Nicholas Wallace of Mackay reading to a buddy on the phone. Photo Peter Holt / Daily Mercury
Nicholas Wallace of Mackay reading to a buddy on the phone. Photo Peter Holt / Daily Mercury Peter Holtpeter Holt

Reading program’s 93% success rate

WHEN literacy rates are low the blame is often shifted to busy parents, sub-standard teaching or disengaged children.

Students in Mackay are changing all that.

The student2student program, endorsed by The Smith Family and Optus, pairs children aged 8-12 with older 'buddies' via telephone, achieving a success rate of more than 90%.

Nicholas Wallace is one of those whose literacy has been enhanced by the program.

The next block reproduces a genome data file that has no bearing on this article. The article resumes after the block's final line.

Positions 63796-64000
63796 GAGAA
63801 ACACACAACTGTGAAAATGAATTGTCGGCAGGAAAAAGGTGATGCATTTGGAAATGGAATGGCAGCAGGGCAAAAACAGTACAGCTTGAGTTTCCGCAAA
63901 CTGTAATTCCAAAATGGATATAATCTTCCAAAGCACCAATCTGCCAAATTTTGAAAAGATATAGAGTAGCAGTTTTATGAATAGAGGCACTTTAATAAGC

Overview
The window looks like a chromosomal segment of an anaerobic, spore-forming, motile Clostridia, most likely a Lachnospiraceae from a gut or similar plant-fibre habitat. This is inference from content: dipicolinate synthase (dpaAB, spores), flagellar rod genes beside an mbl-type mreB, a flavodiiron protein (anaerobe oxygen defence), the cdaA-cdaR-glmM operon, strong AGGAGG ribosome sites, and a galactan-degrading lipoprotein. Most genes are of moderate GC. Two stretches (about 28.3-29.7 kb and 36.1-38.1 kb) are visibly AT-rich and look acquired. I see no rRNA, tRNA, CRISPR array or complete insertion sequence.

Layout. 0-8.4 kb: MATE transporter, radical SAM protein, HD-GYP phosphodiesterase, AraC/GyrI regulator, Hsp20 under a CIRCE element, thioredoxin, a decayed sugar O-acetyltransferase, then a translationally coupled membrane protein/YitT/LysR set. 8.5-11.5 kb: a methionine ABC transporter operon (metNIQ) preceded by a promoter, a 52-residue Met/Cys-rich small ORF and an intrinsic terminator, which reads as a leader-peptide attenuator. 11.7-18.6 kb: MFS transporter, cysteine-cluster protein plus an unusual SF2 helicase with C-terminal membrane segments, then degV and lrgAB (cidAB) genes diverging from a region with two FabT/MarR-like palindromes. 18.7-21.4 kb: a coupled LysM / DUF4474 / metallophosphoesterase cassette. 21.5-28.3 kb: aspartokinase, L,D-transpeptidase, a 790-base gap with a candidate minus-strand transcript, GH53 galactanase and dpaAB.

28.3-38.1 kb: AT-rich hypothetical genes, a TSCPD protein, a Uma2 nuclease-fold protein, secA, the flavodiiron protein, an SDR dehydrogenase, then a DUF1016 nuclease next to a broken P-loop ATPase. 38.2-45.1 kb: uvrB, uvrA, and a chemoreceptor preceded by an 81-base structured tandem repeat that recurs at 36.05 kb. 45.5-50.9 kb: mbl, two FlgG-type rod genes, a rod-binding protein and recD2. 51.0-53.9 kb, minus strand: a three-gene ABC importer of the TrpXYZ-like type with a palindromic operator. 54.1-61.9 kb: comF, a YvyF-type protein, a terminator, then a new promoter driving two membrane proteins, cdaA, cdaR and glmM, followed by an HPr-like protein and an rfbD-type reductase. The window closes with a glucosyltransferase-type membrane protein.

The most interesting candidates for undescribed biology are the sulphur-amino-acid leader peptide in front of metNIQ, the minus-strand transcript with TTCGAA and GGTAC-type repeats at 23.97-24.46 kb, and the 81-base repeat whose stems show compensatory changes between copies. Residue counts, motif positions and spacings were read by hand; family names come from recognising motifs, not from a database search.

"We take turns reading to each other," he said. "I enjoy reading (author) Tom Gates."

The program was helping "heaps", Nicholas said, adding he would like to become a buddy reader when he headed into high school next year.

Program co-ordinator Robyn Geiger said student2student had a profound impact on children's ability to read.

"Parents and teachers identify kids who could use some help," she said. "Because people don't have landlines anymore, Optus sponsored the program."

"Parents often both work, so taking the time to read can be difficult," she said.

The program works anonymously, with buddies and readers spending the time together solely on reading.

The Smith Family's Queensland general manager Alan Le May said the program had outstanding results. .

"A recent study of student2student showed that 93% of participants improved their reading, with two-thirds boosting their reading age by more than six months."



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